Bill Coltham, Smallridge, Devon

Miles off target

How fantastic: Audi has created the A3 Sportback e-tron, which, according to the manufacturer’s figures (assuming it has followed the government guidelines to the letter), will travel 176.6 miles on one gallon of fuel. Would anyone want to be 176.6 miles away from their wedding or the birth of their first child with no wallet and only one gallon of fuel in the tank? I thought not.

Keith Marcroft, Runcorn

Selling point

Disposal should be brought into consideration when making the decision of whether to purchase a hybrid vehicle. In my experience, they are regarded with deep suspicion by the motor trade — and, I suspect, the used-car-buying public.

Geoff Wolfenden, Aston Clinton, Buckinghamshire

Top of the range

Soon the only car to be classed in category 1 for the government’s new plug-in vehicles grant, and thus qualify for the full £4,500 allowance, will be the BMW i3 range extender (it can do more than 70 miles on a single battery charge and 150-plus miles once the generator has kicked in).

It’s the future: a vehicle built with a lightweight body and a platform developed for an electric powertrain. The technology is amazing and yet it is still tremendous fun and quick to drive. The best car I have owned.

Richard Piper, via email

Transmission trick

My BMW automatic has a stop-start system (“I hate to brake it to you . . .”, Points, last week). To avoid keeping my foot on the brake when stationary at traffic lights, I apply the handbrake and shift into Park. This doesn’t affect the stop-start system, avoids dazzling fellow motorists behind me and extends the life of the brake lights. It’s win, win, win.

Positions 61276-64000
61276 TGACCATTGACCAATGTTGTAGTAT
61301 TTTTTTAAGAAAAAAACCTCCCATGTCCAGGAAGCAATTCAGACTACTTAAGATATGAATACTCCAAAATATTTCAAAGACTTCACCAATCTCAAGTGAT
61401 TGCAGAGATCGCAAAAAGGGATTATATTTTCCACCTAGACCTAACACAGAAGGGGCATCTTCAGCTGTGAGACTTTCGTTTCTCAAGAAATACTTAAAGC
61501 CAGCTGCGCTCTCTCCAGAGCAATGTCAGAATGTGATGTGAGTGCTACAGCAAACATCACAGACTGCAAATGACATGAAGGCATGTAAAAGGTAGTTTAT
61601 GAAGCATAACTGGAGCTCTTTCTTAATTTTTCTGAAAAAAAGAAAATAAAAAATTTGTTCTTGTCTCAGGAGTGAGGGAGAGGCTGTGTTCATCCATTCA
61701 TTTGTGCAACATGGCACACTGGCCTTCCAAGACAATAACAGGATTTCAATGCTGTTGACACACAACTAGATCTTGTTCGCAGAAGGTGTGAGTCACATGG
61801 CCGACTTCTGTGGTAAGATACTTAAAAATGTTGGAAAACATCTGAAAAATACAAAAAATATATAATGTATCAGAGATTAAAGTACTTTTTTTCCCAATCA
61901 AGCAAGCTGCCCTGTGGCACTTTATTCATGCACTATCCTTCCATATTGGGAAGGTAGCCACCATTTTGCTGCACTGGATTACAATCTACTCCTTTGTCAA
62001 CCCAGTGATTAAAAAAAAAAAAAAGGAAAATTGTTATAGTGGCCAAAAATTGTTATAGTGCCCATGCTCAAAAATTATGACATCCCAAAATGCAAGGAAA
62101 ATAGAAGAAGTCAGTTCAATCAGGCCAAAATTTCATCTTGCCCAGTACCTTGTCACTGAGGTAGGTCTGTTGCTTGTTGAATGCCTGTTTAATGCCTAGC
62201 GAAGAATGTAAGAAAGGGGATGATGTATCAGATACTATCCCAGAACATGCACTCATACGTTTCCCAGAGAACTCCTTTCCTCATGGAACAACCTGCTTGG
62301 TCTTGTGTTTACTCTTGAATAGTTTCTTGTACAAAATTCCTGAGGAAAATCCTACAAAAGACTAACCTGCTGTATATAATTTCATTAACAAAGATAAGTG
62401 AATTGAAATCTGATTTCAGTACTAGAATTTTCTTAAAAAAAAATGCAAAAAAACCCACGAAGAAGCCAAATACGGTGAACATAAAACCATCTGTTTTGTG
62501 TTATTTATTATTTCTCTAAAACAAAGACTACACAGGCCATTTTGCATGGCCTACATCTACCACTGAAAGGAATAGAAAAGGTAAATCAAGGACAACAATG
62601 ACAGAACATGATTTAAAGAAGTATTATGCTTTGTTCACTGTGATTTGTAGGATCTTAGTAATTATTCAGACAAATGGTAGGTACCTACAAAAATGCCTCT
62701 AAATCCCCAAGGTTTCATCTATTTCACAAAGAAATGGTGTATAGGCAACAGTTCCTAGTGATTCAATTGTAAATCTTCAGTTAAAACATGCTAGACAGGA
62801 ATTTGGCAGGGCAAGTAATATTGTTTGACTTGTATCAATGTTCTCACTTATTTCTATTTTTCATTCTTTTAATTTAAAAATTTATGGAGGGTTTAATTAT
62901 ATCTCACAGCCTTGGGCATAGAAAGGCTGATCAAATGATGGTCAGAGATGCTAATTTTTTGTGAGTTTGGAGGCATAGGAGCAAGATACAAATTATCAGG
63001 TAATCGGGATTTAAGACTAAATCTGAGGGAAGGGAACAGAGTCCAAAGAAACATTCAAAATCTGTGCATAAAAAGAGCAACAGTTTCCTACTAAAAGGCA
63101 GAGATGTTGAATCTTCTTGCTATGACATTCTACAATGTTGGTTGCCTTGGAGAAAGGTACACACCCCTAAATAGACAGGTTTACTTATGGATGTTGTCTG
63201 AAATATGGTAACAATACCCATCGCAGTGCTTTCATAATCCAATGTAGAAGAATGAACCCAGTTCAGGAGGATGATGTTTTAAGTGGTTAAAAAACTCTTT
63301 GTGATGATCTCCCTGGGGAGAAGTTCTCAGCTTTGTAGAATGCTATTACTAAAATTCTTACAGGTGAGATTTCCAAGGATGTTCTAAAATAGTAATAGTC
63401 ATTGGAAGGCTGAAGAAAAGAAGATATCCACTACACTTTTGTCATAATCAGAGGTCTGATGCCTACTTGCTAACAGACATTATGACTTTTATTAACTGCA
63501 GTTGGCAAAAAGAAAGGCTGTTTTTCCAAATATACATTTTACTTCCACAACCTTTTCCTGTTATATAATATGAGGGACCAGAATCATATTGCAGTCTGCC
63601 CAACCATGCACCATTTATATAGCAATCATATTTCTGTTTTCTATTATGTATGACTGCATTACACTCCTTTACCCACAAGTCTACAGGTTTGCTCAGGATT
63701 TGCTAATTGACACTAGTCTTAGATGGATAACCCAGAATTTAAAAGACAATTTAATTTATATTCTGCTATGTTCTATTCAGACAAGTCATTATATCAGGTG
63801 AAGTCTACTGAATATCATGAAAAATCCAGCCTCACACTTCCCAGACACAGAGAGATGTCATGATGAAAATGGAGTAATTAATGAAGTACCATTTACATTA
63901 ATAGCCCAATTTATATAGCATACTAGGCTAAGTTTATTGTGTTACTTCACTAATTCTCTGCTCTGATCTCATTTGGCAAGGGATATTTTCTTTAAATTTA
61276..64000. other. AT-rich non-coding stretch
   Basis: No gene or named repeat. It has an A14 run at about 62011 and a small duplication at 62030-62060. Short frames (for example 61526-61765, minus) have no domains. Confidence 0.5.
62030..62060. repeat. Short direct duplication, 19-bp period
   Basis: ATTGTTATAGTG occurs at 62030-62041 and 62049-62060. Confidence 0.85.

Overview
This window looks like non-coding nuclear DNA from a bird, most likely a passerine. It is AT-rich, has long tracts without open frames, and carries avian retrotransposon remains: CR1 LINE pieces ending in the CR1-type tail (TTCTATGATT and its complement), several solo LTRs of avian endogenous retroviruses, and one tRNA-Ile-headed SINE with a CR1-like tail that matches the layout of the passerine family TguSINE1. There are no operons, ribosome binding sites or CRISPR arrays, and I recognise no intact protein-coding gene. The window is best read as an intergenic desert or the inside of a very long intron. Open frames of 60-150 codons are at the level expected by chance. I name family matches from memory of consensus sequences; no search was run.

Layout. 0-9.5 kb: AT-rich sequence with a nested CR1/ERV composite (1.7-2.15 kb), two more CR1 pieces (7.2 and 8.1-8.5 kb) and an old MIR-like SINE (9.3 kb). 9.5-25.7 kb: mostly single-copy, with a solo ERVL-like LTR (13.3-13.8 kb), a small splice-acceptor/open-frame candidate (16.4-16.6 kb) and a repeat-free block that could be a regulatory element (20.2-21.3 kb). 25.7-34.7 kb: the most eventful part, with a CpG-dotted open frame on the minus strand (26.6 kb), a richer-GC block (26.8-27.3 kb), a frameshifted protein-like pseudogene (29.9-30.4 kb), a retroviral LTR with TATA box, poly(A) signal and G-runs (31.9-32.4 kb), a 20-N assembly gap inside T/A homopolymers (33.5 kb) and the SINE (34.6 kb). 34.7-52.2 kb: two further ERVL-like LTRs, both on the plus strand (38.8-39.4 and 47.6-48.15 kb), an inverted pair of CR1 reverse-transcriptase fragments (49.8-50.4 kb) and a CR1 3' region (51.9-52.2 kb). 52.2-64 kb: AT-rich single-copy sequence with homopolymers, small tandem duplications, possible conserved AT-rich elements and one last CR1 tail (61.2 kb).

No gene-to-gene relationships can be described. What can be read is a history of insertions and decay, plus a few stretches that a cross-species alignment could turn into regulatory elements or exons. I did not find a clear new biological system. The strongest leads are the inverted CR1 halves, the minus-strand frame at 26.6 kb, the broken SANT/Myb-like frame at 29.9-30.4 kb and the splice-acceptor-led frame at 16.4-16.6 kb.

William Hammond, west London

Red menace

I will tell Ryland James why Ken Adkin probably objects to him keeping his foot on the brake at traffic lights: LED brake lights, like the dreadful LED daytime lights, are so bright they are blinding, particularly at night, and very annoying. I was taught to use the handbrake when not moving — a very sensible thing.

Peter Cameron, Cheadle, Greater Manchester

Infiniti and beyond

I was surprised the review of the Infiniti Q30 (“Does my bumper look big in this?”, First Drive, last week) did not mention its remarkable similarity to the Volvo V40 — a bit more bulbous, perhaps, but otherwise a dead ringer. Of course, whereas the Q30 has Mercedes A-class underpinnings, the Volvo has a Ford Focus platform, giving it a rather good ride and handling.

Brian Clapham, Magalas, France

Squeezed muddle

I read your child seats article with interest (“Mum, this seat’s so cool I won’t moan about using it”, January 10). One point you did not mention is that it is physically impossible to get two of these large child seats into the back of the sort of smaller car that many women drive. Paying up to £200 for a car seat is one thing; buying and running a bigger car to put them in is quite another.

Sue Woodfine, via email